|Full name||John Henry Peard|
15 January 1945 |
Atherton, Queensland, Australia
|Height||5 ft 8 in (173 cm)|
|Weight||12 st 0 lb (76 kg)|
John "Bomber" Peard (born 15 January 1945) is an Australian former rugby league footballer and later coach. An Australian international and New South Wales representative Five-eighth, he played for the Eastern Suburbs, St George and Parramatta NSWRFL clubs in the 1960s and 1970s. Peard's nickname, 'Bomber', came from his revolutionary towering punt kick, popularly referred to as a bomb, which terrorised opposition players, especially the Fullbacks and Wingers they were aimed at. It has now became a common feature of the modern game.
Peard played in Eastern Suburbs lower grades before making his 1st grade debut in 1966. That year the Roosters failed to win a game. But the Roosters enjoyed more success over the next few years under the coaching of Jack Gibson. They reached the Semi-finals in 1967 and 1968.
In 1974 Peard, along with coach Jack Gibson, rejoined the Roosters for one of the most successful periods in the club's history. He was a key figure for the Roosters, winning back to back premierships in 1974 and 1975, and they were also a winner of mid-week and pre-season cups. In Easts 38–0, 1975 premiership victory over St George, Peard kicked 7 goals. At the end of the 1975 season Peard was selected to represent Australia in that year's Rugby League World Cup, scoring a try in Australia's 25-0 thumping of England at Headingley in Leeds.
Peard joined the Parramatta Eels in 1976 and was named 'player of the year' that season, helping the club to its first ever Grand Final appearance where they faced one of the power teams of the 1970s, Manly-Warringah. His "bomb" came into play early in the Grand Final as Manly winger Tom Mooney dropped a bomb over his tryline leading to a try by Eels winger Jim Porter. Unfortunately for Peard and the Eels, the clubs first premiership eluded them as Manly ran out 13-10 winners.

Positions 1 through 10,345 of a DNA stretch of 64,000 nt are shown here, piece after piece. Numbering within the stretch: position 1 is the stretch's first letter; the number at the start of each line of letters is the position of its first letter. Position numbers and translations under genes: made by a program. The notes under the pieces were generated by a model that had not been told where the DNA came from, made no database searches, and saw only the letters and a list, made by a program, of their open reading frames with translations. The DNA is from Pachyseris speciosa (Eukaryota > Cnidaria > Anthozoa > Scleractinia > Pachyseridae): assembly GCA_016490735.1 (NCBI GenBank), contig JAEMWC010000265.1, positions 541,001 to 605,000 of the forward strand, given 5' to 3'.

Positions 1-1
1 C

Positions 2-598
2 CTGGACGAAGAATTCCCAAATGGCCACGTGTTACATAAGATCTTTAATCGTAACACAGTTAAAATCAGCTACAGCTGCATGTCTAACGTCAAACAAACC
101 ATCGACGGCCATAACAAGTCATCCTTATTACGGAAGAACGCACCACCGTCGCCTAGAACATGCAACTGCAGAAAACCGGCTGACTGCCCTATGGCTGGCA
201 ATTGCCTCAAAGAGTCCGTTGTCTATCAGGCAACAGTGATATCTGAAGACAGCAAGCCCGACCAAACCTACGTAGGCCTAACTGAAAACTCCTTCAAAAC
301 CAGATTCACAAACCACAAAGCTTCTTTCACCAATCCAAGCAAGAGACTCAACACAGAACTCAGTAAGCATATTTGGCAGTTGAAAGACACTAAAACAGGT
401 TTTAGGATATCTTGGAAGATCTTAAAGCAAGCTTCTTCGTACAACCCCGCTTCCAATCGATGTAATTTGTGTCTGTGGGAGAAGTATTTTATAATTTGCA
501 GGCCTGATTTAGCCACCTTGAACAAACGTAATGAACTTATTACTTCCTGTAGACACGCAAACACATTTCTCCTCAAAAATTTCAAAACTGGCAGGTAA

Parramatta made their second Grand Final in succession in 1977, this time facing Peard's former team St George. It was to be the first drawn Grand Final in premiership history with the scores locked at 9-9 at full time. The replay was a disaster for the Eels as the Dragons ran riot, winning 22-0.
By 1978, injuries had begun to take their toll and John Peard retired at the end of the 1979 season.
Peard moved on to coach Parramatta, Penrith Panthers, and became the coach of New South Wales for the 1988 State of Origin series, though he had the misfortune to run into a red-hot Queensland team and NSW lost the series 3-0 despite having home ground advantage for the first time since the Origin concept became a series in 1982. Peard was later the assistant coach, then officially the first grade 'co-coach' alongside Mark Murray at the Sydney Roosters during 1993-94.
Peard also worked for the ABC as a rugby league commentator, most notably alongside Warren Boland and Arthur Beetson. This usually involved being the sideline caller of Saturday afternoon NSWRL games, for which the ABC had the live TV coverage rights for decades until the advent of the Super League War in 1995. Peard was famous for his humorous rapport with Boland, and in particular former teammate Beetson.
Peard is a life member of the Eastern Suburbs club. The John Peard Cup, which commenced in 2004, was named in his honour.
Peard suffered a life-threatening stroke in 2002 and he documents his rehabilitation in his autobiography Fine Thanks Mate: John 'The Bomber' Peard on Football, Life and Second Chances, released in April, 2007. As part of the book promotion he appeared on The NRL Sunday Footy Show on 1 April 2007.
- "World Series". Rugby League Week. Rushcutters Bay, NSW: Rugby League Week Pty Ltd (1975–1976): pg 85.
- "Sydney Roosters and St. George honour former great". Rleague.com. 1 July 2004. Retrieved 1 April 2007.
- "Book Description". ABC Shop. Retrieved 1 April 2007.
- Peard, John; Writer, Larry (2007). Fine Thanks Mate: John 'The Bomber' Peard on Football, Life and Second Chances. Sydney, New South Wales: ABC Books. p. 269. ISBN 978-0-7333-2103-0.